I’m very bummed that the craft fair was rescheduled last week due to typhoon/rain.  And I’m bummed that the weather has continued to be dreary all week, which has succeeded in trapping me indoors while blocking out the sunshine from my life.  For lack of better term; it all sucks.

Instead of continuing to whine, I have doodled this week, and I’d rather just share those and let them speak for themselves.  I’m due for another “Doodle Dump” anyway, eh?

dozens of baked goods suddenly without a fair to attend.  so that's how the week started.

Mac lucked out in that I had also baked a few dozen dob biscuits for this cancelled fair as well.
My Japanese teacher is determined.  Which is good, because I'm regularly in the "OMFG I can't do this" camp.

dramatic reenactment of actual events regarding the dog bed.

Thankful for a patient Mister while I work the blargh out of my system

And so. I hope you all have a lovely week, I’ll be okay, promise.

today's little language lesson:
literally, "subtle" but colloquially, "meh."

Thursday, September 15, 2016

What'cha doin' this weekend?

EDIT:  I'm gonna let my original words stand, but this event has been postponed to rain... to a date that I cannot participate.  The only one who's okay with this is Mac.  Because he gets all the dog biscuits

Remember in my last post when I mentioned some upcoming craft fairs?  The first one is this weekend.  If you’re in Nagoya, I’d be pleased as punch to see you out at Tsurumai Park on Sunday afternoon for the Aichi Vision event.  There will be live music and family-friendly activities, but most importantly, there will be ME and KP2 selling all sorts of fun things including (but not limited to):

-screeen printed tea towels and canvas bags
-dog and cat toys.
-hand-knitted scarves
-carrot cupcakes
-*for the first time at an event here* old fashioned chocolate chip cookies.

(there was a small test batch of cookies.  I was supposed to take pictures to post here.  you may notice they did not survive long enough for a picture to exist.  that’s how good those cookies are.)

click to embiggen

Since I’ve been hunkered down at the apartment prepping for all that, I haven’t been out and about much for too much in the way of blog-worthy adventures.  

So come on out - be a part of the adventure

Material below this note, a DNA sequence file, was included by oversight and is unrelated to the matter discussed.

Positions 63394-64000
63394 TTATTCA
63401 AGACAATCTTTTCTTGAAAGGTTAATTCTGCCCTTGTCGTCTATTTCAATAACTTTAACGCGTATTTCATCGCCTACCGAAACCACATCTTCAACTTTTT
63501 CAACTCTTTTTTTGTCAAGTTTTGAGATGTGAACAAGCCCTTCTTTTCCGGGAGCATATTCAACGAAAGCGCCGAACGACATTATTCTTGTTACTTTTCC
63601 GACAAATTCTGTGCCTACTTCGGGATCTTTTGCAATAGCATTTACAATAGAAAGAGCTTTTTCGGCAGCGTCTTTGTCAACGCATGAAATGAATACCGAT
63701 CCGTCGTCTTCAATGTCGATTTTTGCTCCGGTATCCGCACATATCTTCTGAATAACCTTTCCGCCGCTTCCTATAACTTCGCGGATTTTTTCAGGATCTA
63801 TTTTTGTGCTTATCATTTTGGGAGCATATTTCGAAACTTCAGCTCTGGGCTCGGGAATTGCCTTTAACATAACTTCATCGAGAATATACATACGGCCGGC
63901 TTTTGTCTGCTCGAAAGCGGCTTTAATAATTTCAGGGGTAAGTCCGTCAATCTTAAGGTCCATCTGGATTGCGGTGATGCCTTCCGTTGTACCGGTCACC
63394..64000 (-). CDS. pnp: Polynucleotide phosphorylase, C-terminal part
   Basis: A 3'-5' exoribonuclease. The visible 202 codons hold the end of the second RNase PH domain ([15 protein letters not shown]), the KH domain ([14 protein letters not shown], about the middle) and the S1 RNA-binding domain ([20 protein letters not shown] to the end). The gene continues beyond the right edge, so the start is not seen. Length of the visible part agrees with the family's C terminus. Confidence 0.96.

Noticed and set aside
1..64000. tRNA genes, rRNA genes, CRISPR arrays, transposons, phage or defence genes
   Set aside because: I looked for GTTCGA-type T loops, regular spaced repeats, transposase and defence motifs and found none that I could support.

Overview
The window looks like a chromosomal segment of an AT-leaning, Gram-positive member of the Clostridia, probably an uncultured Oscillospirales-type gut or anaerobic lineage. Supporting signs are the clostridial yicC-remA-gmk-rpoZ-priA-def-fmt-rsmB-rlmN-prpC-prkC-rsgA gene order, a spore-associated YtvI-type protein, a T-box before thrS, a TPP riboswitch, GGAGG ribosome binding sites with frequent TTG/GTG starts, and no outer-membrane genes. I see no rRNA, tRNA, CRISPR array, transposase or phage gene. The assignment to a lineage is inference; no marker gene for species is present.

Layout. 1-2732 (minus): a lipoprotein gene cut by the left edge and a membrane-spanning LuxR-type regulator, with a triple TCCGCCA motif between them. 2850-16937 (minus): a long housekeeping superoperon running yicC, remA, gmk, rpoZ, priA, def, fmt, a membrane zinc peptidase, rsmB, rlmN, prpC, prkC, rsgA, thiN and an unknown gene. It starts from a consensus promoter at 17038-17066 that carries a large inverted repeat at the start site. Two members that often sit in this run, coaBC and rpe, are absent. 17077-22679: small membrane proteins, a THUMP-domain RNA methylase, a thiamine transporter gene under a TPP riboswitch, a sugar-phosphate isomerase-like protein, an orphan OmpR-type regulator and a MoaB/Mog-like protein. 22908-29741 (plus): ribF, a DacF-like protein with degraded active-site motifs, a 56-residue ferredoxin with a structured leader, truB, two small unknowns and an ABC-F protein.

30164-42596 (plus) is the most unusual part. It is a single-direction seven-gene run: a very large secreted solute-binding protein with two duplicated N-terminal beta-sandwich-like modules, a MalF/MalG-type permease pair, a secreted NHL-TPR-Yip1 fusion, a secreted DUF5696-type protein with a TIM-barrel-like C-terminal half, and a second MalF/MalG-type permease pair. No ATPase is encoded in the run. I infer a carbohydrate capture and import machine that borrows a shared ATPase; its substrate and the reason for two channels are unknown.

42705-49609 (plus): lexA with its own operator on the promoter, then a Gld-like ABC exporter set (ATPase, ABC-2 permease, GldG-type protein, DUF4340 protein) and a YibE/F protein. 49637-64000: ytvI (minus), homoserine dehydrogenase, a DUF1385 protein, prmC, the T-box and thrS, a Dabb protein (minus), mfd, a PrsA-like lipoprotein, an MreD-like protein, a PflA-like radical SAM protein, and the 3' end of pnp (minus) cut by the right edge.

I’ll blog about next week!

today’s little language lesson
watashi wa subete no kukki o tabemasen

I will not eat all the cookies

Friday, September 09, 2016

Sewing for my Sanity

Every once in a while I meet a non-Japanese person who has lived in Japan for eons and intends to continue on living here, but by and large, the Expat population of Japan has three categories:  
  1.  Those here to teach English for a few years
  2.  Those here from their home company on a short term assignment, and 
  3.  The supporting partners/ spouses/ families of category number two.
In case you have not been paying attention, I fall squarely into category #3.  Here in Nagoya, I am in charge of the household.  Making sure there’s dinner on the table, ironing work shirts, basically being a Stepford Wife.  Which is a sentence I type while fully acknowledging I thoroughly enjoy and am totally grateful for the freedom this role affords me in terms of experiencing Japan on The Mister’s company dime.  For the time being, I am happy being a housewife.  

Being an American housewife in Japan is a full-time job with no vacation.  It’s not that I don’t have enough to do here just in the name of keeping The Mister, Mac, Bubba and I alive and well - but, I do need a little more creative enrichment in my life.  There’s a sense of uselessness that’ll creep up on me if *all* I focus on is the monotony of laundry, cooking, cleaning, and grocery runs. 

And so - in the spare minutes between laundry loads, I MAKE stuff.  Fall is a particularly good time for this because Halloween is my fave holiday, AND it’s big in Nagoya.  Plus there are loads of little Fall craft fairs, and with Kp2’s help, I’ve been invited to participate in a few of them.  So the last few weeks have been a whirlwind of creating.  


I’ve got scarves knitted, bracelets woven, magnet sets painted, and cat toys stuffed with catnip ready to sell.  
(I’ll be at the Aichi Vision Festival on the 18th at Tsuruma Park from noon - 8pm.  Then on October 7th I’ll be at the YWCA for their Fall Bazaar from 10am - 3pm  And along with the above I’ll have CUPCAKESsSsSS)

I’ve painted a "Kanto League" baseball hat and stitched together a Bulbasaur hoodie for The Mister and Mac’s Halloween Costumes.  

And then yesterday, for no fall related reason, I decided to teach myself flash animation.
of COURSE the first one is Mac.  come on.
I based this one off of actual Bubba, and this tumblr post, which made The Mister and I cackle:

This is one of those skills I’ve long envied and wanted to learn, but was under the impression that it was super complicated and I would need a college level course and a text book.  Turns out I needed an afternoon, a ton of patience and youtube tutorials.  And now also I need to convince The Mister that I need a proper tablet because the super cheap and cruddy one I’ve been using since college finally bit the dust halfway through these quick projects.